... hint in vivid outline. How many of us ever read or ever will read Drayton's "Poly-Olbion?" Twenty thousand long Alexandrines are filled with admirable descriptions of scenery, natural productions, and historical events, but how many of us in these days have time to read and inwardly digest twenty thousand Alexandrine verses? I fear that the specialist is apt to hold his intelligent reader or hearer too cheap. So far as I have observed in medical specialties, what he knows in addition to the knowledge of the well-taught general practitioner is very largely ...
— The Autocrat of the Breakfast-Table • Oliver Wendell Holmes, Sr. (The Physician and Poet not the Jurist)

... beverage! Some of the North American Indians diet on the flesh of the sea-dog, parts of the whale and its fat, and an oil made of the blubber of both of these animals. Whilst, singular is the contrast, some of the South American tribes, are able to digest monkeys, blackened in, and dried by fire, to such a degree of wood-like hardness, as to be rendered capable of keeping, we ...
— The Mirror of Literature, Amusement, and Instruction - Volume 14, No. 381 Saturday, July 18, 1829 • Various

... "Wilful waste brings woeful want," and I likes to have my money's worth.—Now, said he, pulling out a handful of bills, at some places that I go to they charges me six shillings a day for my dinner, and when I was ill and couldn't digest nothing but the lightest and plainest of breakfasts, when a fork breakfast in fact would have made a stiff 'un of me, and my muffin mill was almost stopped, they charged me two shillings for one cake, and sixpence for two eggs.—Now I'm in the tea trade myself, ...
— Jorrocks' Jaunts and Jollities • Robert Smith Surtees

... horned owl has two eggs bigger than a hen's and reddish brown. The tawny owl has five eggs, white and smooth; and this is the kind that hoots at night. Another kind sounds like a child crying. They eat mice and bats whole, and the parts that they cannot digest they make into little balls and ...
— Little Men - Life at Plumfield With Jo's Boys • Louisa May Alcott

... to soften her declining days. She has a physician every second day, and takes a world of medicines, more for their profit than her own, poor thing. She lives on fruit, grapes principally, and a little game, which is the only food she can digest. Guess at my expenses; but I owe in some measure the extension of my feeble life to her care through a long succession of years, and I would cheerfully divide my last farthing with her. I will not trouble you again on this subject, which is a mere concern ...
— A Publisher and His Friends • Samuel Smiles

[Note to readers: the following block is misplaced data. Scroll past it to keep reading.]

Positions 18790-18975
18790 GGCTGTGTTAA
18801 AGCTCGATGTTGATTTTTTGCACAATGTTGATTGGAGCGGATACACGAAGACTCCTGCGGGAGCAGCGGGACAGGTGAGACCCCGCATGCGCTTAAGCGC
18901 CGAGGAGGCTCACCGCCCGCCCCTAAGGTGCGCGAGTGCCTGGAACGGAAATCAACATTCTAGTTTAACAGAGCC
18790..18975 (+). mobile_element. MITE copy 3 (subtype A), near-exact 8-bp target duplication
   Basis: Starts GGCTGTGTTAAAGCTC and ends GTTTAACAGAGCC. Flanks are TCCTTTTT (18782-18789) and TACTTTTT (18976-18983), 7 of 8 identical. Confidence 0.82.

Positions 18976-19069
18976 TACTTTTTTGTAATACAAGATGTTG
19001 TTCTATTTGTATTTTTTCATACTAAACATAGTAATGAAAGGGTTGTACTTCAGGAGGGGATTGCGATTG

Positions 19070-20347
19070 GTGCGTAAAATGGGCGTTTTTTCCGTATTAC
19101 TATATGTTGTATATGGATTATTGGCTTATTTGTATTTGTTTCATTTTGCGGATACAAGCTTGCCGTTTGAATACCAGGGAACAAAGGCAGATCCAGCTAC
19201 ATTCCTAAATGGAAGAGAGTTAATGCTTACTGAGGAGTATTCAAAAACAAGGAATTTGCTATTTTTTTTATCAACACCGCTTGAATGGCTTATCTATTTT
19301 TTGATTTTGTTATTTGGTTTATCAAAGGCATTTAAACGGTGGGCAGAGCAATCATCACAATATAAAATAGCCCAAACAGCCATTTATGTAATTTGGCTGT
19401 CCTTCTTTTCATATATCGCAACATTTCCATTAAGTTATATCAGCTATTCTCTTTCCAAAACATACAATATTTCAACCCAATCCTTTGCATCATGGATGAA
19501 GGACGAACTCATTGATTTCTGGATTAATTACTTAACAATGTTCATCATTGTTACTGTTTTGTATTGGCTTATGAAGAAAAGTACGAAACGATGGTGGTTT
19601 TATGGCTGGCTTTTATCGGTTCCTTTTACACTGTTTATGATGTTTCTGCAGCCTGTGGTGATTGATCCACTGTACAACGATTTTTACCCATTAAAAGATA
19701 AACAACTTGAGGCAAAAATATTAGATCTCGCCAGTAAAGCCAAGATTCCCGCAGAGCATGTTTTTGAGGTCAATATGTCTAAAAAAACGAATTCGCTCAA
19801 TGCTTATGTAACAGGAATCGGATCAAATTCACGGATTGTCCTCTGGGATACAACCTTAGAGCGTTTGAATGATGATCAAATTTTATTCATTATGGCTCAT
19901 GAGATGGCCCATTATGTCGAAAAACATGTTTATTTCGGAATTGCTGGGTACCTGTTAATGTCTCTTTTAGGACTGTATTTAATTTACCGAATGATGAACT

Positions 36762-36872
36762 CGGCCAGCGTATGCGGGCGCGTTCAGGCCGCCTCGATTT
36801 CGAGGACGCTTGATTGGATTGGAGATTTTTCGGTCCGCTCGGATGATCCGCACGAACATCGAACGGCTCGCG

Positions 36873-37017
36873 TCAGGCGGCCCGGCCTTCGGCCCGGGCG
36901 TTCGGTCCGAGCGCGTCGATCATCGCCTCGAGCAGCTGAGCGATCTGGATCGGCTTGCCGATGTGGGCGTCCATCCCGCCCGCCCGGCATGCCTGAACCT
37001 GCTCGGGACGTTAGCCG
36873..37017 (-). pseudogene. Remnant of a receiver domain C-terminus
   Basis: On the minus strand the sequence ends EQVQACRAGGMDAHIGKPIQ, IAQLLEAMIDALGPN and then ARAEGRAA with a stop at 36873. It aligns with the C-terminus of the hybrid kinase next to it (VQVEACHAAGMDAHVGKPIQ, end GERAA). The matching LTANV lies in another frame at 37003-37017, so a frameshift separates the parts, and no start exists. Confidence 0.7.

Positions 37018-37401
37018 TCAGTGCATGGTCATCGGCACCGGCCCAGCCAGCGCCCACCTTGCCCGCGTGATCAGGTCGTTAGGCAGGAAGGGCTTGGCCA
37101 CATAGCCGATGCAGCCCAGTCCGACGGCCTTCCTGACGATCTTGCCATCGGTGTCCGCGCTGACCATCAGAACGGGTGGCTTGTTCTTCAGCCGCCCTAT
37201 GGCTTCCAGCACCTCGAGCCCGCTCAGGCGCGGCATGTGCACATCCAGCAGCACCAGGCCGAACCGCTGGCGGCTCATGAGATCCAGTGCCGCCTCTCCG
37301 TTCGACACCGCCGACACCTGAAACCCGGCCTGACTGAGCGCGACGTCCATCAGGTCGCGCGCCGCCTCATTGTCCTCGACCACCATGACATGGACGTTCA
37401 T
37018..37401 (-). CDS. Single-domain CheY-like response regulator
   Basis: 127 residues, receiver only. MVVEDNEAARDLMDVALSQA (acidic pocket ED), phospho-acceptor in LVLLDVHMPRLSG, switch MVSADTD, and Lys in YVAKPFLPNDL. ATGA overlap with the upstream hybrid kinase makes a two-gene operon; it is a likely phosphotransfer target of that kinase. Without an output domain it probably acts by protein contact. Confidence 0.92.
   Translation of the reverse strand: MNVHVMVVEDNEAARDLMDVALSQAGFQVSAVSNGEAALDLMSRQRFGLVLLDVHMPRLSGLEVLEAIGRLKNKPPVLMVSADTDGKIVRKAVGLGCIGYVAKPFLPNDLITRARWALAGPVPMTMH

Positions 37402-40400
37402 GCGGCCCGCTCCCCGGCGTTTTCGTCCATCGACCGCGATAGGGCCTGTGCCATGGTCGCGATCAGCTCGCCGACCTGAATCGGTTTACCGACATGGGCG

... outer stimuli[1] finds in this circumstance the time to develop leisurely, finds a freedom from distraction that leads to clear views of life and a proper expression. A periodic retirement from the busy, too-busy world is necessary for the thinker that he may digest his material, that he may strip away unessential beliefs, that he may find what it is he really needs, strives for ...
— The Foundations of Personality • Abraham Myerson

... the grimy actualities of his life. It is for the high interests of the world not to insist upon finding out that its greatest men are, in a certain lower sense, very much the same kind of men as the rest of us, and often a little worse; because a common mind cannot properly digest such a discovery, nor ever know the true proportion of the great man's good and evil, nor how small a part of him it was that touched our muddy or dusty earth. Thence comes moral bewilderment, and even intellectual loss, in regard to what is best of him. When ...
— Our Old Home - A Series of English Sketches • Nathaniel Hawthorne

... stations and to the people at large by general and classified indices to all the State documents, made as full as possible and issued at stated intervals. Only a small proportion of the bulletins have been so far noticed by digest in this record, with no particular rule, so far as I can see, in the selection. In point of fact, those will be most apt to be noticed whose authors can find time to themselves send or make for the purpose their own abstracts. This is, perhaps, inevitable under present arrangements. ...
— Scientific American Supplement, No. 787, January 31, 1891 • Various

... kind of horse-medicine, which requires a very robust constitution to digest, and is therefore proper only for the vulgar, unless in one single instance, viz., where superiority of birth breaks out; in which case, we should not think it very improperly applied by any husband whatever, if the application was not in itself so base, that, like certain applications of the physical ...
— The History of Tom Jones, a foundling • Henry Fielding

... that, Trenane," answered Captain Courtney; "probably her captain and other superior officers have been killed or wounded, and the rest suspect that we should prove too tough a morsel for them to digest." ...
— Ronald Morton, or the Fire Ships - A Story of the Last Naval War • W.H.G. Kingston

... OF EGG AND MILK.—The white of an egg beaten to a stiff froth, and stirred very quickly into a glass of milk, is a very nourishing food for persons whose digestion is weak, also for children who cannot digest milk alone. ...
— Searchlights on Health: Light on Dark Corners • B.G. Jefferis

... safe, and he selected that for his morning discourse. The service over, up comes the grand old man. 'The next time, young man, you preach, preach on something you understand;' and, having said so, he bought a pennyworth of apples of a woman in the street, leaving the young man to digest his remarks as best he could. Again the service was to be carried on. The young man was in the pulpit, the grand old man below. There was singing and prayer, but no sermon, the young man having bolted after opening the service. I like better the picture of Norwich I get in Sir James Mackintosh's ...